When I think about, it was probably breakfast for the hawk, as it was early morning. It stayed there for over an hour, ripping that bird to shreds, before it flew away. The hawk returned in the early afternoon for lunch, and you can see from the photos what a mess it made. Now, think of the mess there would be if that pigeon had exploded in flight, due to an overdose of Tums or Rolaids.

I’ll leave our over population of pigeons to nature, but come think of it, I haven’t seen many doves lately. I wonder why?

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Comments 10 comments

mckbirdbks profile image

mckbirdbks 3 years ago from Emerald Wells, Just off the crossroads,Texas

ummm, this is quite a dilemma. I am not sure there is a humane solution or if there has to be a humane solution. have you thought about a one-way in, no-way out coop?


John MacNab profile image

John MacNab 3 years ago from the banks of the St. Lawrence Author

It is quite a dilemna mckbirbks: I have thought about a one-way in, no-way out coop, but I didn't know there was such a thing except in wasp traps. But, if I did have an in/no-out coop, I wouldn't have had a subject to write about it. Thanks for reading and commenting, Mike. I appreciate it muchly. Tomorrow I'll start looking for the in/out coop. It will safe me a fortune on Tums.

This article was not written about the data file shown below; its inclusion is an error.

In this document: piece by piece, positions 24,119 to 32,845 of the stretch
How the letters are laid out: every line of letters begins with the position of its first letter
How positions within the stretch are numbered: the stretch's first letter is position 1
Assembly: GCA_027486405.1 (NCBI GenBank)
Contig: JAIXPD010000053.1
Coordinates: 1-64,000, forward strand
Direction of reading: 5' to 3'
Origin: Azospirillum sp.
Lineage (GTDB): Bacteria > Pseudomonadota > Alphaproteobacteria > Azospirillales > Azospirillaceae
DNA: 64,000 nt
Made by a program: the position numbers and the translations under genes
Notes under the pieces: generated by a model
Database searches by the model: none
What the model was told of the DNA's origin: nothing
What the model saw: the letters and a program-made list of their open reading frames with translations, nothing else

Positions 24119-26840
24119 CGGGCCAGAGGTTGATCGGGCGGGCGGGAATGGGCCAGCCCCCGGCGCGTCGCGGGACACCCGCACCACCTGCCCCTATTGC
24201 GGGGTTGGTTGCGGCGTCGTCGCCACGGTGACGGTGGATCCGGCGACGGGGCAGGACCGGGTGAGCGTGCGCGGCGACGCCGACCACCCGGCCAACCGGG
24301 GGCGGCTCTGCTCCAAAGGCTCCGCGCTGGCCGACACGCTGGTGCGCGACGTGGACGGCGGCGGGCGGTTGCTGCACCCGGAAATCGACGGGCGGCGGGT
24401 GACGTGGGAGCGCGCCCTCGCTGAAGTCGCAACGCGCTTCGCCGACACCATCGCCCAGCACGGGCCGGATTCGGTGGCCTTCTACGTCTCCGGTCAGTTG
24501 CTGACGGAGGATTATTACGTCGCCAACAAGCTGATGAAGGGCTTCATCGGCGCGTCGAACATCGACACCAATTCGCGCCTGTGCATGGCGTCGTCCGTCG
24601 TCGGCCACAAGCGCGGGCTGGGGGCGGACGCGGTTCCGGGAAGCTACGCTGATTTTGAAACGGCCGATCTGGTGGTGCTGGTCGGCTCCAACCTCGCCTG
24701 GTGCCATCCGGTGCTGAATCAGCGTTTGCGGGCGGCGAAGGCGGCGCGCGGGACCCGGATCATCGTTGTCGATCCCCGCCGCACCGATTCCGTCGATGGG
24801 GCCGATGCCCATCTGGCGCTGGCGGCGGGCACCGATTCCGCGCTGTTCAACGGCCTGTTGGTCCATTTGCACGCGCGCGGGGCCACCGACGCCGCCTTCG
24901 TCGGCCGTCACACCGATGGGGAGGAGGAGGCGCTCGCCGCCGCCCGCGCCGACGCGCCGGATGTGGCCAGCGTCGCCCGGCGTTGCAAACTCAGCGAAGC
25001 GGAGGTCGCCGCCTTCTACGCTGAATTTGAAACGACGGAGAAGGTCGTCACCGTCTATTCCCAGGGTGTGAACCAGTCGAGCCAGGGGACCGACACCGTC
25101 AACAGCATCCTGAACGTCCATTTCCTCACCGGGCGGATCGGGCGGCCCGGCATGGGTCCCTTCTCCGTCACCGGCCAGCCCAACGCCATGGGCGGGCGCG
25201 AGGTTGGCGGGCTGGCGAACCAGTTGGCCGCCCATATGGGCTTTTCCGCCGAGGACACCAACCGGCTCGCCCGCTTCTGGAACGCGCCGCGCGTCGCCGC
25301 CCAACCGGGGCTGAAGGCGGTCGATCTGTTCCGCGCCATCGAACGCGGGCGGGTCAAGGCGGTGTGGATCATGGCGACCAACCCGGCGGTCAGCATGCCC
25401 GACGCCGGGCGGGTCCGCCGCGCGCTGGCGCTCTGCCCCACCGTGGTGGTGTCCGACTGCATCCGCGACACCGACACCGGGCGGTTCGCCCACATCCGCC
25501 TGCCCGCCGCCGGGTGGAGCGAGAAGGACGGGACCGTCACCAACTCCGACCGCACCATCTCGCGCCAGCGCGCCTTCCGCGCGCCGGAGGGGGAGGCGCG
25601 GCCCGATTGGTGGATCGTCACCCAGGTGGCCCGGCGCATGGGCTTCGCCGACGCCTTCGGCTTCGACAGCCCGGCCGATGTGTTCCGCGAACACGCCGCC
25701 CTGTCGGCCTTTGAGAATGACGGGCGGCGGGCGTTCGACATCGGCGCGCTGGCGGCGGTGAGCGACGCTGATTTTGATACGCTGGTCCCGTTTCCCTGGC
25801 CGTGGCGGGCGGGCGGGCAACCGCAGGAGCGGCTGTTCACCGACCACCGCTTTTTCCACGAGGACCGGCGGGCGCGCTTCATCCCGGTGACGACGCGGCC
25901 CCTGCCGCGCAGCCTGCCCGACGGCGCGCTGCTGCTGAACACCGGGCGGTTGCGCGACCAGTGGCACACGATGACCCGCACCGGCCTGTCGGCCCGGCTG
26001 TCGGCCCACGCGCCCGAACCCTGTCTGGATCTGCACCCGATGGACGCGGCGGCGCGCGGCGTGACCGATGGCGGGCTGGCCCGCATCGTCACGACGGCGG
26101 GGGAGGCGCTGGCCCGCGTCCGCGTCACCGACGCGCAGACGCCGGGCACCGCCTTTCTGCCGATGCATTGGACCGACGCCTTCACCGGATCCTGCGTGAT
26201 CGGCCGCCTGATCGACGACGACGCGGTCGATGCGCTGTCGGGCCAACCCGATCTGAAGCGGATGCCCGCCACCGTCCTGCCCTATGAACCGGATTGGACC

drbj profile image

drbj 3 years ago from south Florida

These pigeons seem to be spectacularly evil, John. Imagine ... 'swooping down (on the squirrel shelf) before the poor animal can get its nuts off.' As to your dilemma, this is such a momentous decision, I will have to cogitate before giving you my opinion. Check back with me in six months.


John MacNab profile image

John MacNab 3 years ago from the banks of the St. Lawrence Author

They are evil, drbj, and I'm convinced that if the squirrels don't get their nuts, they will be the ones blowing up - with frustration. It is indeed a momentous decision, which is why I need help from sage persons like you and Mike. In 6 months I intend for there to be no pigeons within 50 linear miles of this garden. (Anything for a quiet life, you understand.)